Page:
Trek Mountain Bikes 820. Scott Spark Bikes.
Trek Mountain Bikes 820
- (mountain bike) a bicycle with a sturdy frame and fat tires; originally designed for riding in mountainous country
- (Mountain biking) Mountain biking is a sport which consists of riding bicycles off-road, often over rough terrain, using specially adapted mountain bikes. Mountain bikes share similarities with other bikes, but incorporate features designed to enhance durability and performance in rough terrain.
- (Mountain Bike) Bicycles that are made primarily for offroad use and have 24" or 26" wheels and knobby tires.
- A bicycle with a light sturdy frame, broad deep-treaded tires, and multiple gears, originally designed for riding on mountainous terrain
- Go on a long arduous journey, typically on foot
- a journey by ox wagon (especially an organized migration by a group of settlers)
- (of an ox) Draw a vehicle or pull a load
- Migrate or journey with one's belongings by ox-wagon
- journey on foot, especially in the mountains; "We spent the summer trekking in the foothills of the Himalayas"
- any long and difficult trip
- * Tahir, the son of a slave, is rewarded with the governorship of Khurasan for supporting the caliphate. He rules independently of Baghdad, not even mentioning the caliph's name in Friday prayers in recognition of caliphal authority.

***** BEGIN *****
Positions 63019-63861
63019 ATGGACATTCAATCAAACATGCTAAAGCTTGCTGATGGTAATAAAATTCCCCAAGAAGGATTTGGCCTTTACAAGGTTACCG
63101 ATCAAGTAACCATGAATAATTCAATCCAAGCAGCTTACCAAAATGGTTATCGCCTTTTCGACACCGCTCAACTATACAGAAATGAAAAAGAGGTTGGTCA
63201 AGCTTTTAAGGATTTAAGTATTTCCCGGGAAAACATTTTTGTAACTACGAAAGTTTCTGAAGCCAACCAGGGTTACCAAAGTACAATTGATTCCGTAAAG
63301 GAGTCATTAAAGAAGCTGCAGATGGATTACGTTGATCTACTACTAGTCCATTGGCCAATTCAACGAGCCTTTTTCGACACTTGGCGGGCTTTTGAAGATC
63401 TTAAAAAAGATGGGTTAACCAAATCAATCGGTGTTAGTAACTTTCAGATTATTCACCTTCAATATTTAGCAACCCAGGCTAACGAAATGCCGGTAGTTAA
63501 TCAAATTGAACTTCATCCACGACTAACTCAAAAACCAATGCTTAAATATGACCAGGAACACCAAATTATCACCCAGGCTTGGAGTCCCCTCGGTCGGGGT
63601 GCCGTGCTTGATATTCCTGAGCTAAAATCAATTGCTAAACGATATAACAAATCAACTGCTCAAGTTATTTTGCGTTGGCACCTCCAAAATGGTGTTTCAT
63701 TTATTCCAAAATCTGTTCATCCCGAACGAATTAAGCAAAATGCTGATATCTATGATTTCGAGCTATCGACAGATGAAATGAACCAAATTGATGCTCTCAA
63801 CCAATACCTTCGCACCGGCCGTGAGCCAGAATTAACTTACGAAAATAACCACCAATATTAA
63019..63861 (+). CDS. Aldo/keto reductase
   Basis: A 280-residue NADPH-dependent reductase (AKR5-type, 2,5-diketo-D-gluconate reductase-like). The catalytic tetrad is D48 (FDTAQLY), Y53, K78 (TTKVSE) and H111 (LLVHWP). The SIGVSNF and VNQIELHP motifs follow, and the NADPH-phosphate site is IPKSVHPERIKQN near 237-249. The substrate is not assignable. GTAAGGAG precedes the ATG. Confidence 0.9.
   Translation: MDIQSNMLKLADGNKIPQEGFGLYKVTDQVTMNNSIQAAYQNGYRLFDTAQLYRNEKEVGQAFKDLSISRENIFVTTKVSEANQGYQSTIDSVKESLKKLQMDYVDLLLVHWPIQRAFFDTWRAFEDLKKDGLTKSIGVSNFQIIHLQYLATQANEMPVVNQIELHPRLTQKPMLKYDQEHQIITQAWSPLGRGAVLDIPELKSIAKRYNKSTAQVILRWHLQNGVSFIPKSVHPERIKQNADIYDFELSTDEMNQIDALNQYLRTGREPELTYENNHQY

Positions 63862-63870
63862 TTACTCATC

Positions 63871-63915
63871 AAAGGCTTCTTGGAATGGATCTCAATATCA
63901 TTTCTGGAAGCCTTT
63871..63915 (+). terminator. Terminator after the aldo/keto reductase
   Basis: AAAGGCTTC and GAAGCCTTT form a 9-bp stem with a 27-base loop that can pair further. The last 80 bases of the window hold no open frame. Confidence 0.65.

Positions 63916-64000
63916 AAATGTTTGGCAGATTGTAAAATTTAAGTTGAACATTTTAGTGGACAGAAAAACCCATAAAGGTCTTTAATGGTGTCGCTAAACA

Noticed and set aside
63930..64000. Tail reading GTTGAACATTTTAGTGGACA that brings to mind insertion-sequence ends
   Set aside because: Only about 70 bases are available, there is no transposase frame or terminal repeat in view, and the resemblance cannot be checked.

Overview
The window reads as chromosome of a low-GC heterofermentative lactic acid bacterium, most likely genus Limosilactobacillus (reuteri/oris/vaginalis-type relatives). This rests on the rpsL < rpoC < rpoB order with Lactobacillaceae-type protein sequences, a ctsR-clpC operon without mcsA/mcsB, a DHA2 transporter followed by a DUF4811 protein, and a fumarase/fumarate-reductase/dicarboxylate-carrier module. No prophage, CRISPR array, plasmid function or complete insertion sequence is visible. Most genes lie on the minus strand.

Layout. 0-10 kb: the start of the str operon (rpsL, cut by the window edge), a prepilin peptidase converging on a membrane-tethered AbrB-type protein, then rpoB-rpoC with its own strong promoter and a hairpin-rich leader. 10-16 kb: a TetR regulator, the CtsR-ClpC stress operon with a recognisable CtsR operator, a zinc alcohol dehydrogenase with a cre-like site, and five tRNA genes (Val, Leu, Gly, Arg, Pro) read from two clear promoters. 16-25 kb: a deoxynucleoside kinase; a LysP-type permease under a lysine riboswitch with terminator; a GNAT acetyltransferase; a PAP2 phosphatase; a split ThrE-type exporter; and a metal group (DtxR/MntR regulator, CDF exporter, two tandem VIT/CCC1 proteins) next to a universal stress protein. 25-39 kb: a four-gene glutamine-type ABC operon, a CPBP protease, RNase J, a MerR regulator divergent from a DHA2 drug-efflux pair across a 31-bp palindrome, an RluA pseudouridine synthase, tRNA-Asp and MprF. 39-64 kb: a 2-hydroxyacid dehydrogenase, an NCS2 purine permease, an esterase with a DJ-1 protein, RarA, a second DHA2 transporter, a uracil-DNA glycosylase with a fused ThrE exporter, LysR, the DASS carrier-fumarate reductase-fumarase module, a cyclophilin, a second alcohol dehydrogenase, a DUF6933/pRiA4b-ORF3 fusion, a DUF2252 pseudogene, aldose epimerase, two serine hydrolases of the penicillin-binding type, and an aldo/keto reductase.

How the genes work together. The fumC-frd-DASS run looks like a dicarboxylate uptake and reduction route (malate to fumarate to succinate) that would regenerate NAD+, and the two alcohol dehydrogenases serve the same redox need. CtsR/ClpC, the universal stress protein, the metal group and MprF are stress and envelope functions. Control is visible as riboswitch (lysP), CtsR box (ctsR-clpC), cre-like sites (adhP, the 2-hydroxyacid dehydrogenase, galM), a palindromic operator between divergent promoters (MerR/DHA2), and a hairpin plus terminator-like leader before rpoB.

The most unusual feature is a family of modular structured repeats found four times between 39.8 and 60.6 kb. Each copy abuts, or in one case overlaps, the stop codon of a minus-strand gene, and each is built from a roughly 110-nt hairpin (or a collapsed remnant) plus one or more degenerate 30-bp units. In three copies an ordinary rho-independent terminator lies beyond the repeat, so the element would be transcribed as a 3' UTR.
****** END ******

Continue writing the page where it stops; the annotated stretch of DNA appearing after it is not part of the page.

I'm up North in Lutsen, MN. Our resort has free mountain bikes for rent. I grabbed a Trek 820 and hit the steep dirt ATV trail to the South. It started to rain as I got the idea to bike up the pavement driveway and then bomb down the trail.
So I did. It was extremely fun. At the bottom of the hill I decided to cruise right across the trail intersection, which was a bad thing to do; I almost spilled on the fist-sized rocks that kept pushing my tires in directions they shouldn't go.
So I went back up to do it again, about four times in all. The last time I decided to go all the way down the hill and across the wooden bridge at the bottom (that has no guard rails). Instead of going down the middle, I ended up straddling one of their groups of longitudinal boards set up for truck tires. Too late I realized that there was a bike tire sized gap between two of them, and the bike went down and the sprocket got to know my calf a little better. I rode back to the condo and washed off the blood.
The lady at the front desk gave me a priceless expression when I walked in, socks squishing in soaked shoes, and handed her the mud-covered helmet. So far, the leg is doing pretty well. It was worth it five times over. The best time I've had in months.
If you haven't done any downhill mountain biking, I highly recommend you get out and get dirty!
Watch This Space
This is Basement Bike, aka. Girlfriend Bike (long story). I bought this bike right after I graduated from college in 1996. It's a 1995 model, so I got it for pretty cheap. I think it was in the neighborhood of $300.
It was my only bike for years and years. It's from the golden age of mountain bikes, when everyone wanted one and they flew out of bike stores thanks to the perhaps false assumption that knobby tires meant greater versatility. I always liked it-- it felt safe.
As I've morphed into a Really Big Bike Dork, though, my little green Trek became my Basement Bike. Every Really Big Bike Dork has one-- the bike that you don't ride anymore but, for sentimental reasons, you can't part with. Thus, it ends up living in the basement.
I have big plans for Basement Bike in the next week or so. Big Plans that I intend to photodocument. Just you wait.
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